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IBNS Journal 58-3

is avaialble to download: Survey of New Security Features, 1869 1-Peso of the Republic of Cuba, Queen Victoria Portraits for India and People on Australian Banknotes who named Canberra Suburbs. Login to download your copy.

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Banknote of 2019 Nominations

received so far are for Northern Ireland's 5 Pound (Ulster Bank) NoteSwitzerland's 1,000 Franc Note and Aruba's 25 Florin Note

Do you know of a banknote that will be issued to the public that should be nominated for the Banknote of 2019?  Send your nominations to the Banknote of the Year Co-Ordinator (banknoteoftheyear@theibns.org). 

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A History of Printed Money

Article Index
A History of Printed Money
Receipts representing Money
First Use of Paper Money
First European Banknotes
Problems for the Public
The Battle with Counterfeiters
Early Security Features
High Denomination Banknotes
Enhanced Security Features
Acknowledgements

The first mention of the use of paper as money is found in historic Chinese texts. Emperor Chen Tsung (998-1022) awarded rights to issue universal bills of exchange to 16 merchants during his rein. When, however, several of these merchants failed to redeem notes on presentation, the credibility of the money was undermined and the public refused to accept it. In 1023, the Emperor rescinded the merchants’ issue rights and established a Bureau of Exchange within the government charged with issuing circulating paper notes. These are now considered the first true government-issued banknotes. Printing plates made of brass from this period have been found by archaeologists and have been used to print recreated examples of these early banknotes. No original-issue notes of this series are known to have survived.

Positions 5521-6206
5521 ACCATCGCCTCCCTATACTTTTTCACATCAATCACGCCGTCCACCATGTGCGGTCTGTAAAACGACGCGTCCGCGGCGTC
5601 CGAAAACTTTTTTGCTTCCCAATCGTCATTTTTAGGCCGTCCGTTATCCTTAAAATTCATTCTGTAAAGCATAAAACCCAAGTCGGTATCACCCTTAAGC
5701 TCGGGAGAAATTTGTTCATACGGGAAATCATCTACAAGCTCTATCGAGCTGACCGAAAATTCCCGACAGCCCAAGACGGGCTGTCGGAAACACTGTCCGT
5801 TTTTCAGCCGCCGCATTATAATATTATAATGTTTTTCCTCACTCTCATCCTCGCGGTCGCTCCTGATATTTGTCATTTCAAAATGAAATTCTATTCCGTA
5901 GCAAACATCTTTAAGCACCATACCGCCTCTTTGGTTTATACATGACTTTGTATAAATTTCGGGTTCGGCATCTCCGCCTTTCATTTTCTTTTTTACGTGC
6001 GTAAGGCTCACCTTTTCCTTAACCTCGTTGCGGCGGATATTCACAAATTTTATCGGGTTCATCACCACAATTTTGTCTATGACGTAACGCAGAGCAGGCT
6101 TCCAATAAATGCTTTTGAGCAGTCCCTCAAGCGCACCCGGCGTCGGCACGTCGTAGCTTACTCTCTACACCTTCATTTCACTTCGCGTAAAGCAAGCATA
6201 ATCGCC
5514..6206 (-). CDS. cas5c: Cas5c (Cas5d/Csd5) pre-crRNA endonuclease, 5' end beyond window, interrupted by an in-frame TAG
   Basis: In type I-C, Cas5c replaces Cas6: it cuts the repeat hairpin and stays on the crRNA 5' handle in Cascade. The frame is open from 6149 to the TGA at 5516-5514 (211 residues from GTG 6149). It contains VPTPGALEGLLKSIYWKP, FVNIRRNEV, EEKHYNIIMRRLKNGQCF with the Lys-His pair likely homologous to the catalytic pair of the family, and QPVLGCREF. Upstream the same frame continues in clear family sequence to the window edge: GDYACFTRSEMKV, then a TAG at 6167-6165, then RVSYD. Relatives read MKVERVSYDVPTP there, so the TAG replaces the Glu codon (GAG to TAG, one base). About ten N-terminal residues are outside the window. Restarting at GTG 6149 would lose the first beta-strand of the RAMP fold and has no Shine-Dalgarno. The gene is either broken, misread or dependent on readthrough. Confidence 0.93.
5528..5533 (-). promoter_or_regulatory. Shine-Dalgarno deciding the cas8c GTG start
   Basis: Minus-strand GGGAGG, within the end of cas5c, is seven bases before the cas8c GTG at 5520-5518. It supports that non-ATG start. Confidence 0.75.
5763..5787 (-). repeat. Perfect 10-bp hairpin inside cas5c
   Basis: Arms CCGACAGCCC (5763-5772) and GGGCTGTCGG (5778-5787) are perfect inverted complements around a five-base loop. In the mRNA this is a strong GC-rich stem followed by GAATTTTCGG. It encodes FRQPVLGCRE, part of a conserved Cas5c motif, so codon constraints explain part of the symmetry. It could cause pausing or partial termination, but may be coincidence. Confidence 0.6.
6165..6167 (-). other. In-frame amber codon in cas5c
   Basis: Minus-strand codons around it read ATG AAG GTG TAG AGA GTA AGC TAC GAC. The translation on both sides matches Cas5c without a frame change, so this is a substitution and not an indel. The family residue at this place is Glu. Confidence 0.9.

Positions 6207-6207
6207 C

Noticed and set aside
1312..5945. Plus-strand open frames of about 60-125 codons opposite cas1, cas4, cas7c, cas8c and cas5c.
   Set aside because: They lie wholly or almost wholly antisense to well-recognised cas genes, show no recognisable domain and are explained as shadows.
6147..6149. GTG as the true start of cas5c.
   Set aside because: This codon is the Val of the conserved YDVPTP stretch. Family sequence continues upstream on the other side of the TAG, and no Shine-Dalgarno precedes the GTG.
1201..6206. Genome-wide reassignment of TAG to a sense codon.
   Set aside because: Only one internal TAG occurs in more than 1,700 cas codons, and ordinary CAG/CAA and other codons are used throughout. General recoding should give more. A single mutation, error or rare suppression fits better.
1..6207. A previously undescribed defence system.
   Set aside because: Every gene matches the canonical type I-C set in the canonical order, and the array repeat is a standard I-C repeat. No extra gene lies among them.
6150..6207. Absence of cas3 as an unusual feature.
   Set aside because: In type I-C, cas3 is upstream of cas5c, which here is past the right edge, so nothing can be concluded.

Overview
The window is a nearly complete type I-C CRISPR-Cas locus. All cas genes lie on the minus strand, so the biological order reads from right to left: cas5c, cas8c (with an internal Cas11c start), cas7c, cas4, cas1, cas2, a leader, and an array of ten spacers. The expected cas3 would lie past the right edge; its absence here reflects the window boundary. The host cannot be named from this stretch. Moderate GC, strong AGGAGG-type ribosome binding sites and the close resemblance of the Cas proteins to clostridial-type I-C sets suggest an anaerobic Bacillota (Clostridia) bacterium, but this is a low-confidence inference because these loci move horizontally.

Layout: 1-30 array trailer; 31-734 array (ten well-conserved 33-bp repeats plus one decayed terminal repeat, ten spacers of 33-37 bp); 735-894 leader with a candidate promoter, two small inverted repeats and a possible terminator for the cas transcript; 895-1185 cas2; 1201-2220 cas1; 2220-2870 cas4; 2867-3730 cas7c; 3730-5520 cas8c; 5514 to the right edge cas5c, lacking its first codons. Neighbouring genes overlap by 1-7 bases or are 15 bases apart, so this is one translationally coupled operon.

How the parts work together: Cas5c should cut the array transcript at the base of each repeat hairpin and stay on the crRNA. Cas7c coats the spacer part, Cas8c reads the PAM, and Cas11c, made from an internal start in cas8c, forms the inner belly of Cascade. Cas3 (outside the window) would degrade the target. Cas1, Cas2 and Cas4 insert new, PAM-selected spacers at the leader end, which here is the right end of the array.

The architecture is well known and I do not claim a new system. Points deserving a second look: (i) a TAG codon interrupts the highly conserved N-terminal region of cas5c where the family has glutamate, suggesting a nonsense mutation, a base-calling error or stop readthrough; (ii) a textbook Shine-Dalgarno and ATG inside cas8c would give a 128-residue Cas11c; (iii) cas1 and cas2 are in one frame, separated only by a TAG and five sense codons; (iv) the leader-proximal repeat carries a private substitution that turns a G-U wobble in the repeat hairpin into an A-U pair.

In 1296, Marco Polo, describing his travels in China, made a fleeting reference to paper used as money in the Chinese Empire. Europeans found the idea so preposterous and unbelievable, the very credibility of his accounts of having traveled and lived in China were questioned.

The oldest existing original banknote found to date was a fragment discovered in a cave. This banknote was issued by the Chinese Emperor Hiao Tsung sometime between 1165 and 1174. On its face, this surviving, rather sophisticated example depicted the amount or number of coins it represented, and is clearly descended from earlier issues, none of which have survived.